Poetically translated to “golden joinery”, Kintsugi is the Japanese art of fixing broken pottery. The result is a second life, of beautiful seams of gold that seem to take what was broken and elevate it to something even greater than what it was before. Braids’ fourth record, ‘Shadow Offerings’, calls precisely that to mind. Three years in the making, it demanded time and space to pick up the fragments left from a group shattered from bitter departures and a turbulent dynamic, to reach the point of hard-won renewal. It took careful self-reflection; and with self-reflection comes discomfort, but Braids didn’t avert their gaze from the mirror, and instead stared straight at it.
“There’s more hopefulness in this record than anything else I’ve written,” says frontwoman, Raphaelle Standell-Preston, about ‘Shadow Offerings’. “I think the songs are more human, more tangible, more honest.” The glacial beauty of her voice and confessional lyrics have, in the past, been the dominant force of Braids’ sound – often to the neglect of all else. But producer, Chris Walla, of Death Cab for Cutie, who the Montreal-based trio met after wandering into his studio in the old warehouse they shared to record, has revolutionised not only their music, but their practise. Usually, Braids are protective of opening themselves up, but for Walla, they would surrender.
Walla’s fingerprints are all over this record. They have absorbed newfound influences and picked up their guitars once more, bringing both organic and electronic elements together. No two songs strike the same chord. Many tracks on ‘Shadow Offerings’ are deeply nostalgic, steeped in the shoegaze and grunge of decades past. ‘Just Let Me’ calls to mind the ethereality of Mazzy Star, with the smouldering tones of 90s ballads. Unspooling halfway like a lost train of thought, ‘Upheaval ii’ sees the usually immaculate sheen of Braids welcome a sound rougher around the edges. They don’t play the songs so much as they inhabit them. Every member, this time, has had the opportunity to become an integral part of this tapestry.
It has to be said, though, that Standell-Preston is at her best on ‘Shadow Offerings’. Her honesty has always been her most arresting quality – but here, there is a sense of self-confrontation, taking ownership of the not-so-pretty parts of herself and her place in the world around her. In that way, ‘Shadow Offerings’ is Braids’ bravest album to date.
At the heart of ‘Shadow Offerings’ is ‘Snow Angel’. Far more than a track, it’s theatre. Throughout its sweeping nine minutes, it’s both fluid and ever-changing as Standell-Preston doesn’t so much sing, but spill. After the interval, she takes on the stomach-churning task of coming to terms with her insignificance in world far greater than she is. She screams into her pillow, reaching punk-like mania: “There’s a feeling where I wonder if everything is going to be okay / And when I say ‘everything’ I’m not talking about my little everything, my little life / I mean the planet, I mean the ocean / I mean people fighting for their right to a safe life.”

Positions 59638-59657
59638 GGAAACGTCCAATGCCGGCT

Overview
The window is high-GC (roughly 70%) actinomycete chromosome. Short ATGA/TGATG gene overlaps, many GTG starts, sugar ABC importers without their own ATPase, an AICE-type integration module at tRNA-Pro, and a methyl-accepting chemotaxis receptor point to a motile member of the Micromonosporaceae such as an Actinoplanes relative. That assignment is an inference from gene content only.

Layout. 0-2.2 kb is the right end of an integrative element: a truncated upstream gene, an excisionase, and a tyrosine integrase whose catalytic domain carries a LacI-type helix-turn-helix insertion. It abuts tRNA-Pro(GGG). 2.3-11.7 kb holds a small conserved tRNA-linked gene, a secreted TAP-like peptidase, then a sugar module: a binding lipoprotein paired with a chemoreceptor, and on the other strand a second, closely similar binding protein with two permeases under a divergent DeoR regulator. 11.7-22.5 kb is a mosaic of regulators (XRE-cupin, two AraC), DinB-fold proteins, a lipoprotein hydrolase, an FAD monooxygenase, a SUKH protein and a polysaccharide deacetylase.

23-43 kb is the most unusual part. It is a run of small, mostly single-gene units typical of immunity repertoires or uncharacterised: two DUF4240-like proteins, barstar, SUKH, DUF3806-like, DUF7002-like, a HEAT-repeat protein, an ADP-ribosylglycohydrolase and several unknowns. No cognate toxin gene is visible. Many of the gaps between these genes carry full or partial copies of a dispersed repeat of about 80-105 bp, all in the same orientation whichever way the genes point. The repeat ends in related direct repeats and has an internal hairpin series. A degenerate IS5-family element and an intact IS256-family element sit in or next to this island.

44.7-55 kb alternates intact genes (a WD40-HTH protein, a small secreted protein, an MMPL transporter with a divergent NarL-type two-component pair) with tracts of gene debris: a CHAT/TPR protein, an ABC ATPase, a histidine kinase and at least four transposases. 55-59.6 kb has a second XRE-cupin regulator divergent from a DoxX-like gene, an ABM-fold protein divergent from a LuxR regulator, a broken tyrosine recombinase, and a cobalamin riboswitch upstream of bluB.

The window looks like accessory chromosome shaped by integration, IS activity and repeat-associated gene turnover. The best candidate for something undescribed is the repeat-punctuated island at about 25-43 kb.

She thrashes with questions of motherhood (“I wanna be a mother / But I shouldn’t bring in another”) – it sounds, disturbingly, like the darkest corners of our mind; the kind of things we think in our most quiet moments, like a fever she’s trying desperately to sweat out. ‘Fear of Men’ is Standell-Preston coming to terms with the lingering scars of her sexual abuse. It’s deceptively chirpy, and yet, the monsters that hide under her bed are the men she trusts: “The fear of men / Don’t wanna fear them”.
She also contends with her acknowledged “performative allyship”, which former band member – and the only person of colour in Braids – Katie Lee opened up about as a factor which influenced her departure in 2013. While, as friends, the band have since reconciled through mediation and anti-oppression workshops, Standell-Preston’s vocal on ‘Snow Angel’ is about her white privilege: “Am I only just now realising the injustice that exists / Cloaked in white privilege since the day I was born?”, she demands of herself. She wrestles with her demons in one gasp – it’s dizzying.
‘Shadow Offerings’ has proven to be a startling record, for Braids. It shows enormous progression and a degree of self-awareness that reminds you of the turbulence of modern life – a ride you can’t stop. But it also shows beauty, not in romantic love, but love in a far more pure, uncomplicated sense: that of friendship. The words Raphaelle Standell-Preston leaves us with are the tools we can use to get through the sun and the shadows: “One foot in front of the other / And the other / That’s all.”